Homegrown AI

In this section we'll talk about creating your own AI, as opposed to using AI algorithms found elsewhere. The information presented here does not even scratch the surface of learning how to create any AI that's another subject for a much longer, more technical book. Here the information covers a specific AI.


To introduce you to the kind of script we're going to discuss, from the Chapter09 directory on the CD open shark_attack.swf, which should look familiar from Chapter 7, "Tile-Based Worlds." Shark Attack! is an isometric tile-based-world game, with some AI enemies, that I created for a company called Simply Scuba. You are the red fish. The goal is to collect the key and go to the door. Collect coins and objects as you go, for more points. Watch out for the sharks, though; they are the enemies. Double-click the SWF file to open it. Play a few levels (there are only four included) and notice the behavior of the sharks. They are controlled with a fairly simple but effective AI. In this section you will learn how an AI very similar to this was created.


Rules for Controlling Characters


By this point in your odyssey through this book, you are ready to complete this game on your own!

Open run_away.fla in the Chapter09 directory. This file contains the enemy AI for an unfinished game called Grave Robber. Here, we will look at how enemies (also called "baddies") behave. The baddies are zombies, and the good guy (well, as good as a thief can be) is human he is controlled by you. You walk around trying to rob graves, and every time you do, the zombies try to "get" you. There are walls that you cannot pass through. In this file, there is no collision detection between the hero and the baddies, since we are only illustrating behavior. Warning: This file (and in fact every example file we use in this chapter) uses tiles, so if you haven't yet familiarized yourself with tile-based worlds, then you might want to take the time to do so (see Chapter 7). We will only discuss the ActionScript used in the AI for this file, not the world creation or how we handle wall collisions.

Use Test Movie to take a look at this world. Move around and try to notice the behavior of the enemy zombies. The AI used here is very similar to the AI used in the Shark Attack! game.


There is a script within the code that instantaneously changes the direction of the enemy's motion. To be concise, I'll call the running of this script an "update." Now let's look at the rules that the zombies follow in this update to produce their behavior: homing in on the thief.

  • The characters' movement is restricted to horizontal only or vertical only at any given time.

  • The update script checks the hero's location relative to the enemy's, and stores the information as follows:

    Horizontal motion

    1 if the hero is to the left of the enemy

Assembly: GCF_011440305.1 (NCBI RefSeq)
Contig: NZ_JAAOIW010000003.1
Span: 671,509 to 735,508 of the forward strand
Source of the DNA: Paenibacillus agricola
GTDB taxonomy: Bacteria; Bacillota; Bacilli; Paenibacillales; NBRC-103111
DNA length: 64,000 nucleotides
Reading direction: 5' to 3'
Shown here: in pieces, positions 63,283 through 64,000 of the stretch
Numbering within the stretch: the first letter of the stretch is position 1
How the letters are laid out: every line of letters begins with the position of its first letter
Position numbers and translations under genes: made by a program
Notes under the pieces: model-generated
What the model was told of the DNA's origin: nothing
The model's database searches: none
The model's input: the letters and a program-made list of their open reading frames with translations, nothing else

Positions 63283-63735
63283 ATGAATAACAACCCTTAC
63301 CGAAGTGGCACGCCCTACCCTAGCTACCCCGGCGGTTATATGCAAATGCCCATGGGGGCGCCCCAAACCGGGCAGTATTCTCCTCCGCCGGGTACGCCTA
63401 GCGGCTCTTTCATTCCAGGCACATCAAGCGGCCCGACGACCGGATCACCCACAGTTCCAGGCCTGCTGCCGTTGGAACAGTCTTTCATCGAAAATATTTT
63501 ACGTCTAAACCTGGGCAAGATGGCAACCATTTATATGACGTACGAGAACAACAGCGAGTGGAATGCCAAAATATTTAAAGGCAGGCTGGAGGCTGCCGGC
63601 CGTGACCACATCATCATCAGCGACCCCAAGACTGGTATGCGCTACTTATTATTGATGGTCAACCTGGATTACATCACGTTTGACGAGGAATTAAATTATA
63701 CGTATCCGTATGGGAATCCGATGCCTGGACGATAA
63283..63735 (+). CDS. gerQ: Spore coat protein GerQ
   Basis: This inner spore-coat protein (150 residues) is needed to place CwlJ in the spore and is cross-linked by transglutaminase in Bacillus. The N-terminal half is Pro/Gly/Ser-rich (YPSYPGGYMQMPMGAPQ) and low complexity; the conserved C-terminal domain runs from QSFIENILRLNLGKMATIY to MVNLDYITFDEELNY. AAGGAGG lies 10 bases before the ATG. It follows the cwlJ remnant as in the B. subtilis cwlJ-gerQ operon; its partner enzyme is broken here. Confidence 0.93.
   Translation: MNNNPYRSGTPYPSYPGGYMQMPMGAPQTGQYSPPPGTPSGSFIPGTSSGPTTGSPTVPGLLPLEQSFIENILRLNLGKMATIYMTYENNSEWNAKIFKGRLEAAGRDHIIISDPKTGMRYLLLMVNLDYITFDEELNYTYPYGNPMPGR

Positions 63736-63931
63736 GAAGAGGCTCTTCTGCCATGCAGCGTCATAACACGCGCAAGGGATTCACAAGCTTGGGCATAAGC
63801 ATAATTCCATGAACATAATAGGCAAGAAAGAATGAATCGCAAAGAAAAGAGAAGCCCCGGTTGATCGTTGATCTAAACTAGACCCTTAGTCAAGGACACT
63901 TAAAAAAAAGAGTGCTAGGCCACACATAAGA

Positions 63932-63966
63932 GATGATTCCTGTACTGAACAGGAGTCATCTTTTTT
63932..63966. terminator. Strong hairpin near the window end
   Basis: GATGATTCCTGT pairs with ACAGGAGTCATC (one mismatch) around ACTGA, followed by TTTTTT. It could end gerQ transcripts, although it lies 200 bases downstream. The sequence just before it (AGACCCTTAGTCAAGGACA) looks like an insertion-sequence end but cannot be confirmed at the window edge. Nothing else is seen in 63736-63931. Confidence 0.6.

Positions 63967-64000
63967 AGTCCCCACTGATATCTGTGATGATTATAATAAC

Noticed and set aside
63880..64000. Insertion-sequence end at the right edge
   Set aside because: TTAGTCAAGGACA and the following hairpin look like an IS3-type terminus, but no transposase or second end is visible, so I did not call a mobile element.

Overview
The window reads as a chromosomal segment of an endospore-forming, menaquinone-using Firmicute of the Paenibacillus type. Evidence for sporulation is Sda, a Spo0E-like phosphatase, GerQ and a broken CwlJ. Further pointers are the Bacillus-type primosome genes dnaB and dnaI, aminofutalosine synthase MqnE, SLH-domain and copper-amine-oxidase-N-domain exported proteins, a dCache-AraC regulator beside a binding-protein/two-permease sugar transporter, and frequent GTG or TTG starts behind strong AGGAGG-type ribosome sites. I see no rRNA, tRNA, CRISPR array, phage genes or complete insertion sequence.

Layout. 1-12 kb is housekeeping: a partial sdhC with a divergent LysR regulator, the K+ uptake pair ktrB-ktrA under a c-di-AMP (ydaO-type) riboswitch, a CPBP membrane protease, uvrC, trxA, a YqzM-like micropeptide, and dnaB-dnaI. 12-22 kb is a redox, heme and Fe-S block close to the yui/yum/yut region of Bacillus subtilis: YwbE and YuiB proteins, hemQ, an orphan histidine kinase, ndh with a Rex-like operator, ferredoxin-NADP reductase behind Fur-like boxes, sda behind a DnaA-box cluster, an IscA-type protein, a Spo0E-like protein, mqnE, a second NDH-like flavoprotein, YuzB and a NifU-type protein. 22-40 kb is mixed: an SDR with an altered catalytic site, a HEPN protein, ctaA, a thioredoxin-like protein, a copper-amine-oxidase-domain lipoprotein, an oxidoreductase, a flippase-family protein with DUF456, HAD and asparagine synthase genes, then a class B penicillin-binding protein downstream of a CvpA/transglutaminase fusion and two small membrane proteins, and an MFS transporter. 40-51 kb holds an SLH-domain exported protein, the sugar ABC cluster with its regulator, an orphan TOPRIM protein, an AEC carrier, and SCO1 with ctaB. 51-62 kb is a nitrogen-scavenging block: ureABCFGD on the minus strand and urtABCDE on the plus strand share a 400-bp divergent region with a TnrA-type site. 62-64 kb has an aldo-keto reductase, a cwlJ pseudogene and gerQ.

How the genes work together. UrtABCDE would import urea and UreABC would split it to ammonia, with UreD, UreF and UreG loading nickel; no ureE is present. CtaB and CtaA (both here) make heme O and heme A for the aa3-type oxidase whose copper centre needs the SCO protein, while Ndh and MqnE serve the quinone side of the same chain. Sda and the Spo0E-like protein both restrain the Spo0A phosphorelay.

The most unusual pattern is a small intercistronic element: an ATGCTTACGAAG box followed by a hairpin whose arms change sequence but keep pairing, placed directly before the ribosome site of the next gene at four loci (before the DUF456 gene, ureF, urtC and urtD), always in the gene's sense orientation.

0 if the hero is in the same column

    1 if the hero is to the right of the enemy

    Vertical motion

    1 if the hero is above

    0 if the hero is in the same row

    1 if the hero is below

  • If the horizontal and vertical values are both 0, then the enemy is in the same tile as the hero, and the update does not change the path of motion.

  • If either horizontal or vertical is 0, then the script changes the direction of motion to have the hero move along the other. For instance, if the horizontal value is 1 and the vertical value is 0, then the script knows that the hero is in the same row to the left, and it makes the enemy move left.

  • If both the horizontal and vertical values are non-zero, then the script randomly chooses one of the two directions and makes the baddy move that way. For instance, if the vertical value is 1 and the horizontal value is 1,then the AI knows the hero is somewhere to the top right of the enemy. It then randomly chooses either vertical or horizontal and moves toward the hero in that direction.

  • The update script contains a randomization condition (in the form of an if statement). At random times the script will choose a completely random direction to move, no matter what the state of the board is. This is the AI's "dumb-down" feature. The frequency of this random "imperfection" makes the AI behave unpredictably.

So now we know the logic that is performed when the update script is executed. But when is it executed? Here are the conditions for which the update script can be executed:

  • When the enemy bumps into a wall or any immovable object.

  • When maxtime number of frames has passed since the last update. The value of maxtime is different for each enemy.

Drawbacks and Solutions


Before we look at the actual ActionScript for bringing this AI to life, I want to mention the drawbacks of this AI. You may notice that the enemies usually stay pretty close to walls. With this behavior, if you had a fairly empty world, then the enemies would tend to stay along the outer edge of the world. This AI works best with worlds that have many walls environments that are almost mazelike. If you mostly like this AI but want to make it more intelligent than the wall-hugging behavior implies, you can do that without too much trouble. Here are some ways you can smarten it up:

  • Program the update to make the character move toward the center of a tile to continue motion rather than hugging up against a wall. This is more of an aesthetic enhancement, but it also gives the appearance of greater intelligence.

  • When a character collides with a wall, give higher priority to turning another direction rather than moving into the wall again. With the current AI you can slam into the wall a few times before moving away. This is not all that noticeable because the collisions happen so fast, but it does happen.

  • Add diagonal motion.

Enemy ActionScript

OK, now it's finally time to look at the ActionScript used in this AI. This function, baddyAI(), is called in every frame. It loops through an array of enemies and determines if it is time for an update. If it is, then it performs the update.